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You Say Tomay’to, I Say Tomah’to

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Just as Jews from different countries have different ritual customs, so too do their prayerbooks have slight but important variations. The different formats of the prayer service is known as a Nusach.

Nusach Ashkenaz came from central and eastern Europe and is the shortest of the different prayer versions. While the wording and prayer order of Nusach Ashkenaz is the same in all Ashkenazic communities, the tunes of the prayers vary greatly between the communities of Germany and Western Europe and those of Eastern Europe.

Nusach Sefard, a second Central/Eastern European Ashkenazic custom, used mostly in Poland, Hungary, Romania and the Ukraine. Nusach Sefard developed after the resurgence of the study of Kabbalah under the guidance of Rabbi Isaac Luria (Safed, Israel 1534-1572), better known as the Ari. Under the premise that the Sephardic rite is more spiritual, Nusach Sefard incorporates part of the genuine Sephardic nusach into already existing Ashkenazic traditions. Almost all Chassidic sects use Nusach Sefard.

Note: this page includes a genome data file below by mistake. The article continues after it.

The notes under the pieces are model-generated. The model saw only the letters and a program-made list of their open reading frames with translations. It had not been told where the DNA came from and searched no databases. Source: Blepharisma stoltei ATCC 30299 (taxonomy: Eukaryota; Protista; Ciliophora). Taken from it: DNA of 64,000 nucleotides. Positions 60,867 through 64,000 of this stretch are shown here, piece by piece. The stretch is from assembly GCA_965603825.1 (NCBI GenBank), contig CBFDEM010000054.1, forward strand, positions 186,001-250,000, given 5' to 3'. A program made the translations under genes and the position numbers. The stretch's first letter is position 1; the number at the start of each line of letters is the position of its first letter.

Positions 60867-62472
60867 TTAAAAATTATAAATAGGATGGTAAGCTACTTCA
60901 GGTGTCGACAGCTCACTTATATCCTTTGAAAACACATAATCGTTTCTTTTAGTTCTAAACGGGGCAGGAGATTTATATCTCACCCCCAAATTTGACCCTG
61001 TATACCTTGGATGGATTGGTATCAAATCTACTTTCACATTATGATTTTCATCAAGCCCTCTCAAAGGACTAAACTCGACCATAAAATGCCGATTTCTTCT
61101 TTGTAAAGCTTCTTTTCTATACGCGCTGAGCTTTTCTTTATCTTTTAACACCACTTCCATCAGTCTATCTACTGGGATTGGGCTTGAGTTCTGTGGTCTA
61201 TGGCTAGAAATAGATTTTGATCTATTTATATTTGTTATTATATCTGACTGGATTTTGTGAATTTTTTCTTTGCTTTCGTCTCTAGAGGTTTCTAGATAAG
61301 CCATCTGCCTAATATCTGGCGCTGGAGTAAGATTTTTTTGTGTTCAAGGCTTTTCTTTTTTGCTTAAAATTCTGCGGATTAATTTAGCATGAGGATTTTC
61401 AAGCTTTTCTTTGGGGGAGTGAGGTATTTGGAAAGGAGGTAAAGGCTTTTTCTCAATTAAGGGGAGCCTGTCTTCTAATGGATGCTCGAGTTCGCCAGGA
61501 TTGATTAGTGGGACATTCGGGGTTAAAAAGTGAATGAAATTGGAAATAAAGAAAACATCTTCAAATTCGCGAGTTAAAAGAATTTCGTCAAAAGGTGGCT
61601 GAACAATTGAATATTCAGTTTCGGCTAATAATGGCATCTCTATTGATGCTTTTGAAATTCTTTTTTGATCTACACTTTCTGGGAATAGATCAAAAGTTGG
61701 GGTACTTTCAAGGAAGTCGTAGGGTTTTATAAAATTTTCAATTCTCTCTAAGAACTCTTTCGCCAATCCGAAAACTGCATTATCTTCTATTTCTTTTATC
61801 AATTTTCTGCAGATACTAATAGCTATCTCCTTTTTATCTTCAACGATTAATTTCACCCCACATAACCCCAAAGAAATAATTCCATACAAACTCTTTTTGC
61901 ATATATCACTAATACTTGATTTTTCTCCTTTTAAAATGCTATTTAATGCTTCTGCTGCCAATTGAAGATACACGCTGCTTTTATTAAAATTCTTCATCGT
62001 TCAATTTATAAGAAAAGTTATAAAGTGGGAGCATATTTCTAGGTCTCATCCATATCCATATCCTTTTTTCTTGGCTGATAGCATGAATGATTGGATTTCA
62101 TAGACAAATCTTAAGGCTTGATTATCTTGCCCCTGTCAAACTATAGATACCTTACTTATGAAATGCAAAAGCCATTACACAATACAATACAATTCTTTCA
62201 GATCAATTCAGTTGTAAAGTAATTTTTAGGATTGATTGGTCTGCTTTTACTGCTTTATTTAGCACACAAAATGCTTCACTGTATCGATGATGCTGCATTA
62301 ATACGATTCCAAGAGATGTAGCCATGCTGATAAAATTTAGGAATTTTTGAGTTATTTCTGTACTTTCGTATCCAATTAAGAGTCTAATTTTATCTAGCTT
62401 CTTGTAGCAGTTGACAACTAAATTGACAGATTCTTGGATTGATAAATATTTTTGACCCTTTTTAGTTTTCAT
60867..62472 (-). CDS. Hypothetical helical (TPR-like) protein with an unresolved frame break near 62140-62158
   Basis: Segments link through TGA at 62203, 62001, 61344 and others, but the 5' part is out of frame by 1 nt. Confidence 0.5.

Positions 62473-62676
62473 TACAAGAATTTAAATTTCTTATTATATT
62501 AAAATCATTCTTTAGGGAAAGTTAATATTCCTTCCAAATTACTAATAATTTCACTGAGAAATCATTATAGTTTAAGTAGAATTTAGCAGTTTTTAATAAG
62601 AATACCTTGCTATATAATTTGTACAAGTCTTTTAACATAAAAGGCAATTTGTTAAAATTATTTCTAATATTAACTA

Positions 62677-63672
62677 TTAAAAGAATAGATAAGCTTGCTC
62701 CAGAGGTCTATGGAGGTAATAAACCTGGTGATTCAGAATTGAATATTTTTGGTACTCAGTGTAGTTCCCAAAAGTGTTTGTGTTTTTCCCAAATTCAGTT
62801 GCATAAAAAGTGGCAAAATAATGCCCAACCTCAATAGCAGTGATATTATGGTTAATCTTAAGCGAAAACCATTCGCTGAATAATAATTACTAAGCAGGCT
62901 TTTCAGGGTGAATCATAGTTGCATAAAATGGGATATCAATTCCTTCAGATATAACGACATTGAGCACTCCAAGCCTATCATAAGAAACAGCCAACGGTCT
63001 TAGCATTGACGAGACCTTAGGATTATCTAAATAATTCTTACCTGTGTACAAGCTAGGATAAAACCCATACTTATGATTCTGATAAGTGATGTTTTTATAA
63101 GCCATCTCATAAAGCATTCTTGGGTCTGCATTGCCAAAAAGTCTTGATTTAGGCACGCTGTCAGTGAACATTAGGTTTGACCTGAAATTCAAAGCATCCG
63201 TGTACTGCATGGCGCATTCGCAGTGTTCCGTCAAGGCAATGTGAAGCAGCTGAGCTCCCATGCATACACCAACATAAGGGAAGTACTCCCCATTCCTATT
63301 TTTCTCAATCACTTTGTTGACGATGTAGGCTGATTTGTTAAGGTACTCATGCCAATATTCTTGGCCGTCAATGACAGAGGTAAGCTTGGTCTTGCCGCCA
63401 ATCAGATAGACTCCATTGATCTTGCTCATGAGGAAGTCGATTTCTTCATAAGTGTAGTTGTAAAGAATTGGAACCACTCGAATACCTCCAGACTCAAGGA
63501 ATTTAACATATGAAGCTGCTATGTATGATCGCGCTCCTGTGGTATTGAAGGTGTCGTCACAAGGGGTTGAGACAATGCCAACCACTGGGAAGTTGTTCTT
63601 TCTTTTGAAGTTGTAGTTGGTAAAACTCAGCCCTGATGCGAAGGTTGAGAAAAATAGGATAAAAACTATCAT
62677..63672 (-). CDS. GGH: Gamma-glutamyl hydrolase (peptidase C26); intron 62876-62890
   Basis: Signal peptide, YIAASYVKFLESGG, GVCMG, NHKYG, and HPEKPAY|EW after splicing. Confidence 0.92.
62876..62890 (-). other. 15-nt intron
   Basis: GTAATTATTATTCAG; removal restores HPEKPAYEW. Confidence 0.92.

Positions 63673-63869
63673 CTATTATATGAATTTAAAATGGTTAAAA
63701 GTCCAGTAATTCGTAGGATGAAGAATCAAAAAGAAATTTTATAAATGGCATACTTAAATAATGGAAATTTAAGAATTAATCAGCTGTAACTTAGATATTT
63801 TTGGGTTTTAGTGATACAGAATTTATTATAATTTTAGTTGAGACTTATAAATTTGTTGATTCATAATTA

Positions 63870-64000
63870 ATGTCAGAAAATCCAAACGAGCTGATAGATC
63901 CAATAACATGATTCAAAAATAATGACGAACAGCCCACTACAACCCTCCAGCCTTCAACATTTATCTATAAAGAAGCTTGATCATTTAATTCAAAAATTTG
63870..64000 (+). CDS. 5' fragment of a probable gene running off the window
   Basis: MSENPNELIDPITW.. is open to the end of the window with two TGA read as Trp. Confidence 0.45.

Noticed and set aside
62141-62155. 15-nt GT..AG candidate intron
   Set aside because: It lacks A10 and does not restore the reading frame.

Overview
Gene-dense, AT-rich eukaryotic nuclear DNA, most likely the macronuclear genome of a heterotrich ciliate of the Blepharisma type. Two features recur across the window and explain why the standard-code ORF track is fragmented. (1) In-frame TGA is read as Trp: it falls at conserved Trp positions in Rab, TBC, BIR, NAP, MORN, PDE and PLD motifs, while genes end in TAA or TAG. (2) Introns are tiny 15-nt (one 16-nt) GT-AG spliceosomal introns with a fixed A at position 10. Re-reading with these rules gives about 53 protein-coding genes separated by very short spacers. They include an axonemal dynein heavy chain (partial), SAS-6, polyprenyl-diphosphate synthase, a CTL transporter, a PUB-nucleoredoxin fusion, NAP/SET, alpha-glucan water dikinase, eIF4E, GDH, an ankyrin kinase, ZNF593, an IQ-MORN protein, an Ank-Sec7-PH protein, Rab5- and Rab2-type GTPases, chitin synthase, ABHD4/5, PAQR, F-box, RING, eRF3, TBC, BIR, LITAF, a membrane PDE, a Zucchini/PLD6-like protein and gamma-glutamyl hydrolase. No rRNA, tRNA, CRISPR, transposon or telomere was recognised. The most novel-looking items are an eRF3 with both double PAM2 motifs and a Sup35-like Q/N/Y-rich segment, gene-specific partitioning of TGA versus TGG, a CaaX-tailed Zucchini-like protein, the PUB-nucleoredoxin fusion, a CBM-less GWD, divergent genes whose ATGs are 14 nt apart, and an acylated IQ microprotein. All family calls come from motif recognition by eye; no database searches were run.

Nusach Ari is a version of Nusach Sefard specific to the Chassidic sect of Chabad Lubavitch. In 1803, Rabbi Schneur Zalman of Liadi (Lubavitch) compiled a siddur including what he believed to be the most accurate recreation of the Ari and Chassidic teachings.

Nusach Teman, the rite of the Jews of Yemen, is as distinctive as their unique pronunciation. There are two versions: Baladi and Shami (incorporates some Sephardi customs).

Nusach Sepharad is from the many Sephardic communities (i.e. North Africa, Middle East, Iran, etc.), which have many different, but basically similar, nuschaot. Many of the customs that differentiate these services are not based on written texts but are oral traditions. One of the most common Sephardi nuschaot is Nusach Edot Hamizrach, which originated in Iraq, but has grown in influence in the State of Israel.

Copyright © 2010 National Jewish Outreach Program. All rights reserved.

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